Album Review :: Sophie Stevens :: With Love

by Daniel Kussy

Sophie Claire Stevens hit the ground running as an artist in the summer of 2018. Those who were fortunate to witness her perform in any sort of capacity felt immediately connected, if not through her warm music, but her even warmer personality. In virtually no time, she was performing alongside Micah Erenberg at the Winnipeg Folk Festival over numerous sets. After a scheduling conflict for Micah, Stevens found herself performing alone on a bill opening for local indie pillar Kakagi, composing a set of her own material with a backing band to boot. With Love, Stevens’ debut LP, sees these songs finally given life beyond the stage.

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Album Review :: Weather Station :: How Is It That I Should Look at the Stars

by Paul Newsom

Toronto singer-songwriter Tamara Lindeman returns with an equally deft and personal album as her group’s prior efforts. The Weather Station’s previous forays into bluegrass, pop, folk and jazz shine through in turn on her newest record, whose musical tone meets the album cover’s dense-dark-hopeful vibe.

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Album Review :: The Bros. Landreth :: Come Morning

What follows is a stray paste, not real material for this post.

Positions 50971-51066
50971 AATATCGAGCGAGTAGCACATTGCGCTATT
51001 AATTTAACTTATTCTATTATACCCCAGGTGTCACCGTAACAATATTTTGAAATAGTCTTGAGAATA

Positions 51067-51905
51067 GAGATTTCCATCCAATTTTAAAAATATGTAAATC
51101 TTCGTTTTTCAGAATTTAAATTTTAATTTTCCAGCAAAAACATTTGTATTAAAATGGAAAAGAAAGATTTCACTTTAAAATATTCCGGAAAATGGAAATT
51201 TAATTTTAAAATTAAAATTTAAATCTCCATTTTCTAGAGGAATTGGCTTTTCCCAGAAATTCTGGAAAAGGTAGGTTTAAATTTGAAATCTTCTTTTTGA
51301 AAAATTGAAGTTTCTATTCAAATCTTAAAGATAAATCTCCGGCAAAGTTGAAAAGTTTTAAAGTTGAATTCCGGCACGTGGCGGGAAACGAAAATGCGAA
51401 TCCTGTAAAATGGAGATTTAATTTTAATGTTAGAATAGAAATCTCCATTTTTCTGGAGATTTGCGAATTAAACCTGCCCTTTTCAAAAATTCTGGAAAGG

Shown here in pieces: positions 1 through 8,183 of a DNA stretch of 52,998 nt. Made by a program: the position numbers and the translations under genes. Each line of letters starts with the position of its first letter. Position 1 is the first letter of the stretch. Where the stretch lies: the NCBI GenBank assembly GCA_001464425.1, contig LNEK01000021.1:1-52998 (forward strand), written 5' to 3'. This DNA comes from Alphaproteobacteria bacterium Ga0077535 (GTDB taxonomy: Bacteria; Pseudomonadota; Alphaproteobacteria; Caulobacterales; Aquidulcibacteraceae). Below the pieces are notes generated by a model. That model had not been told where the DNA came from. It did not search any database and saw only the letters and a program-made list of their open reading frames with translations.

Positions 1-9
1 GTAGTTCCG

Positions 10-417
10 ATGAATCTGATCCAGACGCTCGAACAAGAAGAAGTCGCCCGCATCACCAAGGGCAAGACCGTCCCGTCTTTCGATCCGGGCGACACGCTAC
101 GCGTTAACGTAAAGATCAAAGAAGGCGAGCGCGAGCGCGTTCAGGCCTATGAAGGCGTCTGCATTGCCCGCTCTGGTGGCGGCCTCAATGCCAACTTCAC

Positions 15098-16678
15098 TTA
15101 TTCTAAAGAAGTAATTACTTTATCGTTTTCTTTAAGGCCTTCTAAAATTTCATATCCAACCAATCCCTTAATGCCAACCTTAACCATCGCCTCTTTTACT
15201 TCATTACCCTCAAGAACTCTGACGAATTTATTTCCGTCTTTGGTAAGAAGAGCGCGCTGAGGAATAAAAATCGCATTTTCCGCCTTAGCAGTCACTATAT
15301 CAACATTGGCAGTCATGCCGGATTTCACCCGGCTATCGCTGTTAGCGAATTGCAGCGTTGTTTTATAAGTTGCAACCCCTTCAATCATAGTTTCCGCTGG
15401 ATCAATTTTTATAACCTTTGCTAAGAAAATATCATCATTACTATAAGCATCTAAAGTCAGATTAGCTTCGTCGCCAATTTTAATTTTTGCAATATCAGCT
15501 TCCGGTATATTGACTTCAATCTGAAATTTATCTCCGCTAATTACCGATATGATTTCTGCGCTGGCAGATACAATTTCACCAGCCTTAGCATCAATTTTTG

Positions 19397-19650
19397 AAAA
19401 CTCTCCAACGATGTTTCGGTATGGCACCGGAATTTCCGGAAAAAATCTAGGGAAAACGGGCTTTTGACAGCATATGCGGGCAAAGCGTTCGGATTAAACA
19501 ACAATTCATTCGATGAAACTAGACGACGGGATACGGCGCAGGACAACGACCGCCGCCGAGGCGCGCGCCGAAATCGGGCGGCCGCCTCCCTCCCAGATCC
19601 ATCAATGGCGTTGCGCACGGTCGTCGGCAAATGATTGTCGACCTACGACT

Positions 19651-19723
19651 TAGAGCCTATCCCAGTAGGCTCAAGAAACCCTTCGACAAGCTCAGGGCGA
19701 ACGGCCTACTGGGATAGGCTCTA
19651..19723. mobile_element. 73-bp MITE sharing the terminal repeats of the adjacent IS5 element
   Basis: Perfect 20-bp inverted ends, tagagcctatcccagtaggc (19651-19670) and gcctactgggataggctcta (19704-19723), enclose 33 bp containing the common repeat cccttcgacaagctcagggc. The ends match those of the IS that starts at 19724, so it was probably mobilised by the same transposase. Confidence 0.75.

by Keeley Braunstein-Black

The Bros. Landreth are back and have done it again. Joey and Dave Landreth’s new album, released May 13, comes with a run time of just under 40 minutes. Come Morning is chalked full of emotion and harmony-heavy soulfulness. Tackling difficult emotional themes, Come Morning is about balance, fatherhood, priorities, emotional healing, hard truths, new beginnings, and change.

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Album Review :: Richard Inman :: Come Back Through

by Noah Cain

Richard Inman’s new album, Come Back Through, is narrated by desperate cowboys, gamblers, and lovers at the edge of what’s bearable. They stare down mistake-filled pasts, debt-ridden presents, and overwhelming futures, struggling with the question of hope. Recorded over a weekend, it is sonically unified and organic. You can feel the magic of that specific time and place as Inman’s baritone rises above classic country chord patterns and instrumentation. As with all of Inman’s work, the storytelling takes center stage.

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